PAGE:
Beware the novelty act
Wednesday, August 7, 2019 at 2:35 PM
Ann Timmons

Now that the 2020 presidential campaign is off and running I'm being asked: What do I think of Bernie's yelling?Warren's wonky performance? Doesn't Biden just look like a leader? I'm in the business of leadership communication, and I appreciate the part debates play in helping voters make up their minds. But I'm all too aware of the fact that performance is not governance. The horse race that engrosses us now is barely connected to actual policies for creating a more perfect union.  

We all remember candidates who captivated us with terrific performances (who can forget Sarah Palin?) until we found out they had very little substance underneath their charisma. Which is why I fear Marianne Williamson's candidacy.  We need to guard against being caught up in her performance as truth-telling outsider. I have heard many people say she made some good points, showed herself to be worthy, etc. I must admit I watched her with fascination, calculating the amount of effort she must have put into her two turns on the debate stage. The fact is, any speaker who works at it can hone a message and perfect a delivery that casts her in the role of savior. It's even easier if she adds a touch of magic and mysticism.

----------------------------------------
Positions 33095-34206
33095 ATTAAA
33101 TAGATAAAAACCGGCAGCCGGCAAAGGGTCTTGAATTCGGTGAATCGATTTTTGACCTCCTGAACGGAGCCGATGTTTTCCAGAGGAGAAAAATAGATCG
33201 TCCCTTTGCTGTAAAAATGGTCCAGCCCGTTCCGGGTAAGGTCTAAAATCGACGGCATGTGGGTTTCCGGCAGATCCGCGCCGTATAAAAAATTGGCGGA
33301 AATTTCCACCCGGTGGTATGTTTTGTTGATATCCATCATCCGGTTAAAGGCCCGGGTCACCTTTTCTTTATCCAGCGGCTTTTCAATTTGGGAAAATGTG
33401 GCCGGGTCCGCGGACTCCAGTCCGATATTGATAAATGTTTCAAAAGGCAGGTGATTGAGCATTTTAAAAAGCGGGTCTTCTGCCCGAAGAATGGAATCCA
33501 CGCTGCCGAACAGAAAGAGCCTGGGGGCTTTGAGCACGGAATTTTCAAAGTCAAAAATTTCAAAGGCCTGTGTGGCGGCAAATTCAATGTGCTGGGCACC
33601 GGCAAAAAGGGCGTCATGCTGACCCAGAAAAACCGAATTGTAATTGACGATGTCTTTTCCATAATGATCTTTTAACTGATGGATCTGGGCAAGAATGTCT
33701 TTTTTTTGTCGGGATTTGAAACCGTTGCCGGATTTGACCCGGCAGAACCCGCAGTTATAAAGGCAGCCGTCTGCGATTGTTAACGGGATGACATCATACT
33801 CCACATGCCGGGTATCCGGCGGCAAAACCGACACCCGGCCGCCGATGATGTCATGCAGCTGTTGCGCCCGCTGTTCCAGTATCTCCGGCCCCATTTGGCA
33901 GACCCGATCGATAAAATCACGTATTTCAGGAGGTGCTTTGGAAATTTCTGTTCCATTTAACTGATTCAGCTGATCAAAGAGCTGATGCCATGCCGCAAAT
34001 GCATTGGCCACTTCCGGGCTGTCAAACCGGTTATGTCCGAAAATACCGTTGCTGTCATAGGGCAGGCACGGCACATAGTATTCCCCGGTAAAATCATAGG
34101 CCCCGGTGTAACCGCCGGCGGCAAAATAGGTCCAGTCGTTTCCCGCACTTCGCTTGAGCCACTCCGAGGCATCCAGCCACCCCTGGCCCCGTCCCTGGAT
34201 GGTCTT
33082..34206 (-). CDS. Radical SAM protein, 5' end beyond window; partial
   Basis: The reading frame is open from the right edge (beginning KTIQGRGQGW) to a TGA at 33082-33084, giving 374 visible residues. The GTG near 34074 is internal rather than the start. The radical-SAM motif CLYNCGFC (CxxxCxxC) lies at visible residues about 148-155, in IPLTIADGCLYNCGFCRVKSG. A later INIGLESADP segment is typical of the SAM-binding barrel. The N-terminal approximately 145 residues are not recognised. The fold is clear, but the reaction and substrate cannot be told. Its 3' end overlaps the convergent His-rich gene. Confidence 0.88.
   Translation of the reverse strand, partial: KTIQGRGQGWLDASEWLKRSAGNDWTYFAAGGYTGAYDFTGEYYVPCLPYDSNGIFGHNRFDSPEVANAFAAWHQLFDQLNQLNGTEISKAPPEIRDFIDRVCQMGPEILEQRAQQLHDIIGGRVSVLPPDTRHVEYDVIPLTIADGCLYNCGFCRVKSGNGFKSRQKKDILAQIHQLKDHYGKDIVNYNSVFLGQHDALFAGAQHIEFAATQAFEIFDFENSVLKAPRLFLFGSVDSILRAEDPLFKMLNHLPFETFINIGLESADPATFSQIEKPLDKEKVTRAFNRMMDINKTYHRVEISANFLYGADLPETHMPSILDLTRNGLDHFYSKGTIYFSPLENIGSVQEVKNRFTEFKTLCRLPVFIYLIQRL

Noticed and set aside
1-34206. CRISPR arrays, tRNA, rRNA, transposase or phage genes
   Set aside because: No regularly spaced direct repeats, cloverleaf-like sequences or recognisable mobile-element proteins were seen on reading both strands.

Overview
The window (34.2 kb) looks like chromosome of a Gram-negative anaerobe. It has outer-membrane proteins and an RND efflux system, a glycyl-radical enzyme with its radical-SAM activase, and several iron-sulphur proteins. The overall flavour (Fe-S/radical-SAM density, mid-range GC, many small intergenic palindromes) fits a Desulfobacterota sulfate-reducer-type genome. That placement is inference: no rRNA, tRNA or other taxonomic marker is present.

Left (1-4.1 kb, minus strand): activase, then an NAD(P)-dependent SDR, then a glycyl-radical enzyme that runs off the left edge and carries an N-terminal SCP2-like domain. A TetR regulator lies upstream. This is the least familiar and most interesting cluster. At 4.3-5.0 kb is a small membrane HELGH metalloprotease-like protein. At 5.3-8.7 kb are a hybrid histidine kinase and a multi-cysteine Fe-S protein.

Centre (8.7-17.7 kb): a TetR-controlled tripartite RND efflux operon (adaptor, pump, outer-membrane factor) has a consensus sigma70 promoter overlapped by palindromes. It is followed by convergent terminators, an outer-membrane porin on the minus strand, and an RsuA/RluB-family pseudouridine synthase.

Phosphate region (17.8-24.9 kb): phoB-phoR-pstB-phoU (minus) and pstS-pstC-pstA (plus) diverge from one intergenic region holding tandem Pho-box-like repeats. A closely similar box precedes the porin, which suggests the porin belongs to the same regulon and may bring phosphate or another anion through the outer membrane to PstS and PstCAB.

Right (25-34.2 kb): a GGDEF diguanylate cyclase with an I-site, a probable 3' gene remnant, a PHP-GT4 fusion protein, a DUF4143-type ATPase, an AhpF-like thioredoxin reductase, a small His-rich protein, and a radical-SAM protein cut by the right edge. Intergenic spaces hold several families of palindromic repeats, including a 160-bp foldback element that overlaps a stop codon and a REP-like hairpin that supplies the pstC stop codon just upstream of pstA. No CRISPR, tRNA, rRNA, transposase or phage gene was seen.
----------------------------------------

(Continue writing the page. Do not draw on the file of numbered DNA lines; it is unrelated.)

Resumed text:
An ethical speaker shares insights and ideas to solve problems and create new opportunities, but the unethical speaker intentionally inflates her own importance by playing to the audience. Williamson does that when she exploits our greatest hopes and deepest fears ("
if you think any of this wonkiness is going to deal with this dark psychic force of the collectivized hatred... then I'm afraid that the Democrats are going to see some very dark days."). 

It's true that successful candidates connect to the hearts of voters as well as their minds. One of the best examinations of this subject is Drew Westen's 2007 book, The Political Brain. Many campaigns I have worked with use Westen's insights responsibly, to good effect. But what of those who seize upon the power of emotional connection and use it as a substitute for critical thought? Where are they leading us? We need to ask ourselves if any fresh-voiced, self-described radical renegade is being at all truthful when she promises to challenge Washington "with courageous love." If a candidate has no actual experience doing anything remotely like what she promises, how can we, as voters, believe her?  We need to shake off this enchantment and demand real answers to serious questions.

I know what power there is in a performance that makes you feel. But politics isn't theatre. Or entertainment. And the stakes are too high for us to be seduced by another novel performer. 

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